WASHINGTON (AP) — How the West should respond to the threat posed by the Islamic State in the wake of the attacks in Paris appears likely to become the dominant question of the next phase of the 2016 race for president, perhaps for no one more than Democratic front-runner Hillary Rodham Clinton.
The attacks that killed 129 people, fueling a fresh wave of anxiety about the threats posed by Islamic State militants, highlight Clinton's tenure as a former secretary of state and her argument that she is the 2016 candidate most ready to sit in the Oval Office. But in her role as President Barack Obama's top diplomat, Clinton was deeply involved in crafting the Middle East policy that critics say contributed to the rise of Islamic State extremists.
That dual dynamic played out Saturday night during the second Democratic presidential debate, which began with a moment of silence and 30 minutes of questioning focused exclusively on the attacks and unrest in the Middle East.
Clinton cast herself as a strong leader in a scary world, attributing the chaos in the Middle East not to U.S. policy failures but a decades-long "arc of instability, from North Africa to Afghanistan." Yet she also grappled with tough criticism of her approach to more than a decade of unrest across the region.
Vermont Sen. Bernie Sanders blamed her 2002 vote for the war in Iraq for the rise of al-Qaida and the Islamic State group, saying the decision to invade "unraveled the region completely." Former Maryland Gov. Martin O'Malley offered his own condemnation, painting a picture of a world in flames and an Obama-led strategy that's been "not so very good at anticipating threats."
"Libya is now a mess. Syria is a mess. Iraq is a mess. Afghanistan is a mess," he said.
While Clinton has highlighted her differences with the Obama administration on their approach to the civil war in Syria in the past, she now largely declines to criticize his strategy.
After using her opening statement to make the point that the Islamic State group "cannot be contained, it must be defeated"— a dig at Obama's description of the group as "contained" in an interview a day before the attacks — Clinton was quick to align herself with administration policy.
She passed up opportunities to mention her support for a more aggressive strategy in Syria that includes a no-fly zone, a policy backed by her Republican rivals and opposed by the Obama administration. Disputing a charge the White House repeated the mistakes of the war in Iraq in Libya, she argued the administration had a plan for the ousting of Moammar Gadhafi. And she supported the White House's argument that the president does not need a formal declaration of war from Congress to go after the Islamic State militants, disagreeing with some prominent congressional Democrats who've split with Obama over whether his constitutional powers cover the new conflict.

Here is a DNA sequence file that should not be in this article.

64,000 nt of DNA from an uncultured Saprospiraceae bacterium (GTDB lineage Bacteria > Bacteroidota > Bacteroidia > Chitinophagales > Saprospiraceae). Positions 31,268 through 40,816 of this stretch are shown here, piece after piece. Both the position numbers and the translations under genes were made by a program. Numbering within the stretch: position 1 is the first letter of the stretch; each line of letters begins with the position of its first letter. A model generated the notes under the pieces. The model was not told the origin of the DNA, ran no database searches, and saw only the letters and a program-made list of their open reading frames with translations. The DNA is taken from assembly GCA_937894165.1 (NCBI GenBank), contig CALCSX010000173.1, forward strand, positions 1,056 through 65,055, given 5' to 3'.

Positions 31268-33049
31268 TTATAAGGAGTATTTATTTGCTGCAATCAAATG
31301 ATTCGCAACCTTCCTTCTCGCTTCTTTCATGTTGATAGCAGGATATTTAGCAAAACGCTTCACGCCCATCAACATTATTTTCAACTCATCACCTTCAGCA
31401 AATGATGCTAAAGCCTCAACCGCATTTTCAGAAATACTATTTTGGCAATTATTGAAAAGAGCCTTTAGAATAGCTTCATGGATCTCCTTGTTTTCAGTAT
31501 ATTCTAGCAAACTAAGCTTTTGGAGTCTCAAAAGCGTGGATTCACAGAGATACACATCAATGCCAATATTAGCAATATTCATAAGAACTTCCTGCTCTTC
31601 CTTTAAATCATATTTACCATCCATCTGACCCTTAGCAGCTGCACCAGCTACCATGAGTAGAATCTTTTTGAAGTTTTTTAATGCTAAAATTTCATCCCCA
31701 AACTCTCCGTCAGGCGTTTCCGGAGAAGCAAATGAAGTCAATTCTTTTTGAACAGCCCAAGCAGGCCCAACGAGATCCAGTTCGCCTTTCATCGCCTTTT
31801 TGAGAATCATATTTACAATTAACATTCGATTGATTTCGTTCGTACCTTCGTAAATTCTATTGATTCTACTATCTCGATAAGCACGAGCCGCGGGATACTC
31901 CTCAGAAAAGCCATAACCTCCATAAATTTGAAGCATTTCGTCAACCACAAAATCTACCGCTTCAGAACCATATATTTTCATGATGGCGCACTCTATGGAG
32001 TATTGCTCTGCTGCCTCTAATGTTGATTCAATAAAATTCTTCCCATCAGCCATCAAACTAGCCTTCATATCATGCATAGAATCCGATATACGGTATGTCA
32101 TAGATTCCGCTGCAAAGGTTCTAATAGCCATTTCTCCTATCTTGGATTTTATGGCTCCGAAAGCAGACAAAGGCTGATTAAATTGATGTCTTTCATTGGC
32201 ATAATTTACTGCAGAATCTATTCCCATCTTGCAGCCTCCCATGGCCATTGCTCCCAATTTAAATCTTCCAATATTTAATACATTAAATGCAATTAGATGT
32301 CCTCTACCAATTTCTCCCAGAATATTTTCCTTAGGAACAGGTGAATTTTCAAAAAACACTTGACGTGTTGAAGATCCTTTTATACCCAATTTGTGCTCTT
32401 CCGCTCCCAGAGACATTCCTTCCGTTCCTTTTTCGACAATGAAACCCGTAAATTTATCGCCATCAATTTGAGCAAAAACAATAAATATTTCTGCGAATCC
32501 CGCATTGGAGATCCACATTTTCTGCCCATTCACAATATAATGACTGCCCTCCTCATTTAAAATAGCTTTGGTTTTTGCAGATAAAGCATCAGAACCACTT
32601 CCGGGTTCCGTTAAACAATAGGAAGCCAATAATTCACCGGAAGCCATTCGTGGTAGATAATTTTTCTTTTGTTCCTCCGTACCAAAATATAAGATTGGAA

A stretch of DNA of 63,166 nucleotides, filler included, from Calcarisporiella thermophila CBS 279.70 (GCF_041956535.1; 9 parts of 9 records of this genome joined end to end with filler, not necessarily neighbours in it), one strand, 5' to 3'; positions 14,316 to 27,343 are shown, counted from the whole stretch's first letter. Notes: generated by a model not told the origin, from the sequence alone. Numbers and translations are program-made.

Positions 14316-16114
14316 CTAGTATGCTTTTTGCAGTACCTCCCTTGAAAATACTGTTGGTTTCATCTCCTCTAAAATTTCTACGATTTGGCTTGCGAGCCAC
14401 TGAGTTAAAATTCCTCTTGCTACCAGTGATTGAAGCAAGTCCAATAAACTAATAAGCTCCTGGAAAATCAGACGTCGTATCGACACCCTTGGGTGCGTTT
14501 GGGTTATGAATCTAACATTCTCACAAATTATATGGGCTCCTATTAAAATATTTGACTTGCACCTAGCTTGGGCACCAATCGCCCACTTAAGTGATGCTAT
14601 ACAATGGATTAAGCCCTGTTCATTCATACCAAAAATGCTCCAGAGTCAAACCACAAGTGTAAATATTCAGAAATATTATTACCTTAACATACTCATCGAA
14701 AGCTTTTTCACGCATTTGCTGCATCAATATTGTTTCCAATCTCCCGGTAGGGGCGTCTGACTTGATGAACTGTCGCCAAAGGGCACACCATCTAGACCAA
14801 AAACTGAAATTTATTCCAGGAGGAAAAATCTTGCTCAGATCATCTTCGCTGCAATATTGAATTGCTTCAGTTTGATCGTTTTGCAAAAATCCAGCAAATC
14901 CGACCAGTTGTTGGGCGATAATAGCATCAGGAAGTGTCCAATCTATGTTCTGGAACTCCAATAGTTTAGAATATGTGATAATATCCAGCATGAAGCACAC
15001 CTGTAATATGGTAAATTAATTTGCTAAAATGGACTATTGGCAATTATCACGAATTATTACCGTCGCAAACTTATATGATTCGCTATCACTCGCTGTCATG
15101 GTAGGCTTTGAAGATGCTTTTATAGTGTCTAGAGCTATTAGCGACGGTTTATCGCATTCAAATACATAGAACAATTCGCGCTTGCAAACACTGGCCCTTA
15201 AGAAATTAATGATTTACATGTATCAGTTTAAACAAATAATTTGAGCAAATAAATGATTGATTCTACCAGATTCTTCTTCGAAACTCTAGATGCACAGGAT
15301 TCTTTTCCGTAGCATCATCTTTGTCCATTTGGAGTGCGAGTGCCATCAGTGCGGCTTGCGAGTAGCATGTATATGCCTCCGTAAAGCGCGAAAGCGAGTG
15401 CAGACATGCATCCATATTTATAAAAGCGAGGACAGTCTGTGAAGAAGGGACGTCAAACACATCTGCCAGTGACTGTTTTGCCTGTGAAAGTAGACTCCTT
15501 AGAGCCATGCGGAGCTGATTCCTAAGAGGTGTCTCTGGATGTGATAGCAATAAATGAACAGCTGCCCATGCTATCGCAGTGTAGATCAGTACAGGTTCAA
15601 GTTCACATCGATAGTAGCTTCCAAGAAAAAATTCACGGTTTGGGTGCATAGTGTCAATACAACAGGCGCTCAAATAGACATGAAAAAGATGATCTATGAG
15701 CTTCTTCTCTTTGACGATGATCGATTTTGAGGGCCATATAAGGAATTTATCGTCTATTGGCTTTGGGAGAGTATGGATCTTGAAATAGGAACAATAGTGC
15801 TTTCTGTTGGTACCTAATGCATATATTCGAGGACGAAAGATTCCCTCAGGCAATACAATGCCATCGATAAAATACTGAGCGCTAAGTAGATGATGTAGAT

When asked whether Obama underestimated the threat of Islamic State militants, she dodged the question, saying simply, "what the president has consistently said, which I agree with, is that we will support those who take the fight to ISIS."
Obama remains a popular figure in the Democratic Party and Clinton's ability to capture the White House will depend in large part on whether she can win over the coalition of minority, women and young voters that twice catapulted him to victory.
But his foreign policy remains deeply unpopular. An Associated Press-GfK poll released earlier this month found more than 6 in 10 Americans reject his handling of the threat posed by the Islamic State. Republicans are eager to tie Clinton to the legacy of her former boss.
"The president has admitted he does not have a strategy as it relates to ISIS. Hillary Clinton last night said that it's not our fight," said former Florida Gov. Jeb Bush in a Sunday morning interview on CNN's "State of the Union." ''It is our fight."
They jumped on her refusal, like Obama, to label the efforts to fight terrorism as a war against "radical Islam," a rhetorical choice Republicans frequently cite as a sign of weakness.
"That would be like saying we weren't at war with Nazis, because we were afraid to offend some Germans who may have been members of the Nazi Party but weren't violent themselves," said Florida Sen. Marco Rubio said in an interview on ABC's "This Week."
Republicans are in for their own reshuffling in the wake of the attack. For months, GOP primary voters have favored outsider candidates with little public policy experience, most notably billionaire businessman Donald Trump and retired neurosurgeon Ben Carson. New worries about future attacks may prompt them to reassess the field.
There's little question the West will take a more aggressive stance against the Islamic State group, a shift described by White House national security adviser Ben Rhodes as an "intensification of our efforts" and by a stunned French President Francois Hollande as being "unforgiving with the barbarians."
But a lot remains unknown about the exact diplomatic and military actions Obama, Hollande and their allies will take. What's clear, though, is that Clinton — and the rest of the presidential field — will have to answer for them.
EDITOR'S NOTE: Lisa Lerer covers the Democratic race for president for The Associated Press.
Follow Lisa Lerer on Twitter at: http://twitter.com/llerer